Anthropologists study effects of modernization on physical activity, heart disease

February 1, 2013, University of California - Santa Barbara

Heart disease continues to be the leading cause of death in the United States, and a sedentary lifestyle is often cited as a major contributing factor. Among the Tsimane, an indigenous population in the lowlands of Bolivia's Amazon basin, however, indicators of heart disease are practically non-existent –– cholesterol is low, obesity is rare, and smoking is uncommon.

That's according to researchers at UC Santa Barbara and the University of New Mexico, who have been studying hunter-gatherers and forager-horticulturists to understand how their are affected by modernization; whether that, in turn, has increased the incidence of obesity, hypertension, and other conditions related to heart disease; and how their findings might apply to adults in the U.S. Their research is highlighted in an article published today in the journal .

The simple answer, according to Michael Gurven, professor of anthropology at UCSB and lead author of the study, is that alone –– or lack thereof –– does not relate to obesity or body fat among the Tsimane, and despite a subsistence lifestyle, activity alone is unlikely to account for their relative absence of chronic disease. As Gurven noted, the research demonstrates that, although a high level of physical activity may be important in staving off and diabetes, it's unlikely to be the "" that explains why a group like the Tsimane maintains a healthy chronic disease profile.

"Indigenous populations like the Tsimane are very ," said Gurven, who is also director of UCSB's Integrative Unit and the Broom Center's Biodemography and Evolution Unit. "There are people who think physical activity alone is enough to have a . They assumed the Tsimane activity level was equal to running a marathon every day. But we did the analysis, and they aren't."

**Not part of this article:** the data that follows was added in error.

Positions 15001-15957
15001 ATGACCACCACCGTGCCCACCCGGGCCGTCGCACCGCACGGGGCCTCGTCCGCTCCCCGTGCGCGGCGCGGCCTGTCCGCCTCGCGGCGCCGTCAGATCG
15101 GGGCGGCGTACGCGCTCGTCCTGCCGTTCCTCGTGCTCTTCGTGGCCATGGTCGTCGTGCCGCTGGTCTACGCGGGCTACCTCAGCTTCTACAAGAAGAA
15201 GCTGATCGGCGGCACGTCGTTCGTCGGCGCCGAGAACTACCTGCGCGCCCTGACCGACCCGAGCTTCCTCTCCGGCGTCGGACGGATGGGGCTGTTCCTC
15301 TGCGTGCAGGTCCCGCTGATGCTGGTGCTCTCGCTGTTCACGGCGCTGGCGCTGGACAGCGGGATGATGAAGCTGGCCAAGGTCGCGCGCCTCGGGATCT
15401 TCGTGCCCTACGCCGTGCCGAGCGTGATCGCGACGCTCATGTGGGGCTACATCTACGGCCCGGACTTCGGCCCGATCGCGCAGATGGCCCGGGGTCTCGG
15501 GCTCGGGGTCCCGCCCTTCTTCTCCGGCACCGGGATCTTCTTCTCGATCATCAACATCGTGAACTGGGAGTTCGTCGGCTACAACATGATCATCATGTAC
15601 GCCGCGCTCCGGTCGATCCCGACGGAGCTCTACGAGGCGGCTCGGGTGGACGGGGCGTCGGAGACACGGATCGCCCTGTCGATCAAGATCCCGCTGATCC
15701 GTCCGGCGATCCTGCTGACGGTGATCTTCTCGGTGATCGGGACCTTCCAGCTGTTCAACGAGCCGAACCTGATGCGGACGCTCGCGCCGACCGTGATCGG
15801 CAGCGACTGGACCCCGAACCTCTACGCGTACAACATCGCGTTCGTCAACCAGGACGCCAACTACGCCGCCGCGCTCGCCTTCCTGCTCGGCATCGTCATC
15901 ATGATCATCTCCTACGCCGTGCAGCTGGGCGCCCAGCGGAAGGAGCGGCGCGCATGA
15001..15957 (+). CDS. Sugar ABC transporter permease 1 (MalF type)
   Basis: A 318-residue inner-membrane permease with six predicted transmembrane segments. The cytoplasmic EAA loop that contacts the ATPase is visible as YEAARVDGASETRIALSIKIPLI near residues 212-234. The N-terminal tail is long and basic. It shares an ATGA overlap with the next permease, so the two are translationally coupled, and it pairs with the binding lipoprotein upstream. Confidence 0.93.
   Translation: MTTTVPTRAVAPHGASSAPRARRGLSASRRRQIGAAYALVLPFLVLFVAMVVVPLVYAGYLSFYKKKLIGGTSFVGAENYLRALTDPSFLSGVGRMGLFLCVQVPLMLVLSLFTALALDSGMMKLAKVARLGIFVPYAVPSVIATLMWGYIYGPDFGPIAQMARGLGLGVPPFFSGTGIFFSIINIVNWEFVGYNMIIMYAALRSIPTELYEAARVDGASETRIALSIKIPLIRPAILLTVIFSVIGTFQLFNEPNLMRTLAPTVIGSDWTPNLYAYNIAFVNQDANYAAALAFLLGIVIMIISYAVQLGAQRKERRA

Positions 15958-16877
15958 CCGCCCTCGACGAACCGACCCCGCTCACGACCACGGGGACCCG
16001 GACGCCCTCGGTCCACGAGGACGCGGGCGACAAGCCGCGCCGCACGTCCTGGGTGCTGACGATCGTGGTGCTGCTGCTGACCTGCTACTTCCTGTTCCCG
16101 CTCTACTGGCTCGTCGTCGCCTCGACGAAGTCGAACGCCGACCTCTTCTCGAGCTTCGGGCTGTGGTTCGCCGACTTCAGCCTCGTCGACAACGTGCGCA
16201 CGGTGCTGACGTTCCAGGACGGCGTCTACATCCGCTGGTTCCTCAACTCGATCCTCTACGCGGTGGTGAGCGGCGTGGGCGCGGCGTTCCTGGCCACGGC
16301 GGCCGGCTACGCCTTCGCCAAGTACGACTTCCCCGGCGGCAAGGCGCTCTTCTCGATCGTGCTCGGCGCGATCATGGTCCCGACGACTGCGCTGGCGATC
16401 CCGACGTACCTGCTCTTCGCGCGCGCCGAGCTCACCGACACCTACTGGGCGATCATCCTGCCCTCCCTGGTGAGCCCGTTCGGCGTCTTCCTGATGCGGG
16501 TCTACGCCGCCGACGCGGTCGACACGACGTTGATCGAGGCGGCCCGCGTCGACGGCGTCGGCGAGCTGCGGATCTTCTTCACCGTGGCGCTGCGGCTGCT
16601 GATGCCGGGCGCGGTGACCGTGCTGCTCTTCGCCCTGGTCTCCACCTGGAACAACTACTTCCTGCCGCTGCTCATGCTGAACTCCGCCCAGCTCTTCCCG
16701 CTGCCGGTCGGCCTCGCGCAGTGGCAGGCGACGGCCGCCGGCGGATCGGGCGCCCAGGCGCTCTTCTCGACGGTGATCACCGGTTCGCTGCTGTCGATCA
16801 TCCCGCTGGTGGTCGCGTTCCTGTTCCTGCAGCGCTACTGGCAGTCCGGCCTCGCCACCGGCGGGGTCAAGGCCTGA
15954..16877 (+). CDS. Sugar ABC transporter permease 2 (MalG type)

By measuring the physical activity level (PAL) of individual Tsimane men and women over 24-hour periods using a combination of spot observations and accelerometers, combined with heart rate monitors, Gurven and his team found is that while the Tsimane are, indeed, physically active –– more so than average Americans –– their PAL is not so great that it separates them from that of developed populations. "We found that while the Tsimane are more active than we are, there's a decent amount of overlap," he said. "Tsimane are not more vigorously active than athletic Americans with a high activity level. In fact, Tsimane do not spend much time in 'vigorous' activity, but instead spend a lot of time in light to moderate activity. Rather than characterizing the Tsimane as vigorously active, I'd more safely say they are not sedentary."

The researchers also examined issues related to obesity and body mass index (BMI). "One idea is that we're less active than we used to be, so we get heavier," Gurven explained. "But that's actually kind of controversial. The heavier you get, the more weight you have to move around. So even though you may be less active, you could be expending more energy. There's plenty of data that even when people are experimentally manipulated to increase their activity levels, after a three month period, their weight doesn't shift all that much. Or it shifts and goes back again."

That might be due to increased appetite and subsequent excess food intake, Gurven suggested. "Depending on your hunger levels, you might be eating more than the increase in your activity can accommodate, so you end up gaining weight. When we looked at people's BMI and levels of physical activity, we found no relationship. People with higher BMI's weren't less active than people with low BMI's."

That finding, he said, is consistent with the idea that it's not physical activity, but excess food intake that is more responsible for the "obesity epidemic" of the last several decades.